One topic my post from yesterday did not specifically address was music. Coincidentally, Andy Baio recently posted a thorough investigation of cover songs on YouTube that speaks to many of the issues on both sides of the intellectual property debate.
We all break laws. Every day, millions of people jaywalk, download music, and drive above the speed limit. Some laws are obscure, others are inconvenient, and others are just fun to break.
There are millions of cover songs on YouTube, with around 12,000 new covers uploaded in the last 24 hours…
Until recently, all but a sliver were illegal, considered infringement under current copyright law. Nearly all were non-commercial, created out of love by fans of the source material, with no negative impact on the market value of the original.
This is creativity criminalized, quite possibly the most popular creative act that’s against the law.
I don’t think it’s an act of civil disobedience; nobody’s making a statement. Most people don’t know that cover songs need a synchronization license, and even if they did, trying to get one is a confusing and expensive proposition…
This week, I set out to answer a seemingly simple question: when are YouTube cover songs legal, and how can we do this better?
This is where I must admit I have used both legal and illegal music in YouTube videos, while playing gigs and even on one of the records I’ve released. I’ve had videos blocked and un-blocked by YouTube, in fact I have two currently blocked “in some countries.” Here’s one with two different songs, only one of which seems to have been identified by YouTube (and IIRC, caused it to be removed for a while).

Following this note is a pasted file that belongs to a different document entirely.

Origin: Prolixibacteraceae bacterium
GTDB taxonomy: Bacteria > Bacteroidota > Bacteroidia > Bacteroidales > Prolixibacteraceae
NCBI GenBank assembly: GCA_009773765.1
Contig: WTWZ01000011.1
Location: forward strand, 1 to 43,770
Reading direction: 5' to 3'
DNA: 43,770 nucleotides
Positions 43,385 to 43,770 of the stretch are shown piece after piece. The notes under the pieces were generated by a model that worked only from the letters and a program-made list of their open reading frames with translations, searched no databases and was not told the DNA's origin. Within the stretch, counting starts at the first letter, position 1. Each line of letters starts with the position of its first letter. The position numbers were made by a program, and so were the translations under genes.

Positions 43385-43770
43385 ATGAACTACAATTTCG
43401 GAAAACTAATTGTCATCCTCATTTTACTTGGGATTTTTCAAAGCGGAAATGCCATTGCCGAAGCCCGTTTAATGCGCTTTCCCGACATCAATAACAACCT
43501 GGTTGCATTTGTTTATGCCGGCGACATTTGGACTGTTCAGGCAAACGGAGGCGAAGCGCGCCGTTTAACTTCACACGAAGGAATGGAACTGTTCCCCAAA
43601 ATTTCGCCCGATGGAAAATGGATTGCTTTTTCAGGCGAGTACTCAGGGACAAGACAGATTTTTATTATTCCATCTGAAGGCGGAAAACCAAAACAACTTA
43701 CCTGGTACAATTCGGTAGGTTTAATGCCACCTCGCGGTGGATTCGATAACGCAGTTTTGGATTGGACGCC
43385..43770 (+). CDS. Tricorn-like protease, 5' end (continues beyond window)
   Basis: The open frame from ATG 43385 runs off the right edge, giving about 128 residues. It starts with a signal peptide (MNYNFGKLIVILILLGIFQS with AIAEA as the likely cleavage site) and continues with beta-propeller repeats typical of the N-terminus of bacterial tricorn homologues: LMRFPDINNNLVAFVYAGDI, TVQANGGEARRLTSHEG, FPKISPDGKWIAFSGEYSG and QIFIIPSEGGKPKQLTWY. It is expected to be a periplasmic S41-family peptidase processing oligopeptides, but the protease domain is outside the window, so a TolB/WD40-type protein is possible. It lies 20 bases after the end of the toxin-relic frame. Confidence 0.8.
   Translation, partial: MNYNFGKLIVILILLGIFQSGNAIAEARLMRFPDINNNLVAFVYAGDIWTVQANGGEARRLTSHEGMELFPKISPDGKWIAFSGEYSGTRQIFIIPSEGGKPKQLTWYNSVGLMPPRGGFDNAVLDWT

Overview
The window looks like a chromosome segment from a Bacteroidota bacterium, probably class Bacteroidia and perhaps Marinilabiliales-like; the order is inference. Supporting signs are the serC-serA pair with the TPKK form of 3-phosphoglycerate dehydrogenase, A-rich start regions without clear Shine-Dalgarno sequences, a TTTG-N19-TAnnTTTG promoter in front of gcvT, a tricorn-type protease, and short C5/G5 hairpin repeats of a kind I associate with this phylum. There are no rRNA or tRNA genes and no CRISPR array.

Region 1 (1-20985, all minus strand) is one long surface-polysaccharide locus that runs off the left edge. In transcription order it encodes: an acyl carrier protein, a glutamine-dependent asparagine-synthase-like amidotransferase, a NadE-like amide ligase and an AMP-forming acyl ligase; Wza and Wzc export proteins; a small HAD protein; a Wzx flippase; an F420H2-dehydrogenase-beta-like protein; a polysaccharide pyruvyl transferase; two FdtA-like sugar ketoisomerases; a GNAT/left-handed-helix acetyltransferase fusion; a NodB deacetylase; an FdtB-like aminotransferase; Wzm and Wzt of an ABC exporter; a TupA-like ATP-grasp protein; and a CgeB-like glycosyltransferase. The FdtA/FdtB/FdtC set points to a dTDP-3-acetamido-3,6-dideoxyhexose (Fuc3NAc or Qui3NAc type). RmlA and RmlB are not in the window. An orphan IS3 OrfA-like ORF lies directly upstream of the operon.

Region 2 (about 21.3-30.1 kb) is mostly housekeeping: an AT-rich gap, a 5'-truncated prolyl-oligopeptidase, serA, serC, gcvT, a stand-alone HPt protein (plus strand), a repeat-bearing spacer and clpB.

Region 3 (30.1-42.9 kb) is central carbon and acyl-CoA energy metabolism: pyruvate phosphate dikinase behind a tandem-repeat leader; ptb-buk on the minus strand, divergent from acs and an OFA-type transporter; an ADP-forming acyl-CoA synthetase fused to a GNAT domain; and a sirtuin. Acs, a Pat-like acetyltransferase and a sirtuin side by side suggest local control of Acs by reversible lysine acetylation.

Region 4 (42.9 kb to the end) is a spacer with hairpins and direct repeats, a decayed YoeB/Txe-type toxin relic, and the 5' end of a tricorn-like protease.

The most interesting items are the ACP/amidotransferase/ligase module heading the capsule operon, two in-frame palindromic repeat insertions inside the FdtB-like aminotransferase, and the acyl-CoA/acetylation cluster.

Here’s one that uses a cover song as its soundtrack (double jeopardy!?) that hasn’t been identified by YouTube. This one is a questionable use of video (found on archive.org IIRC) mashed up with someone else’s music, and was taken down by YouTube until the publisher reached some kind of agreement with them, then it was magically legal.
Finally, there is this video of me performing a cover song. This is the very case addressed in Andy’s piece. It gets even more interesting, though, as the original venue I performed this piece in was responsible for the legality of my original live performance, and I have my doubts as to their fulfillment of that responsibility. Further, this is the song that I did not obtain a license for in the first place! I tried, desperately, going so far as to contact the band’s management, but was unable to secure a license through the channels offered me (mentioned in a post I linked to yesterday). (The two songs not performed by their respective copyright holders on the Memorial record, on the other hand, were relatively easy to obtain rights for, in fact licenses for digital downloads had been established by the rights administrator.)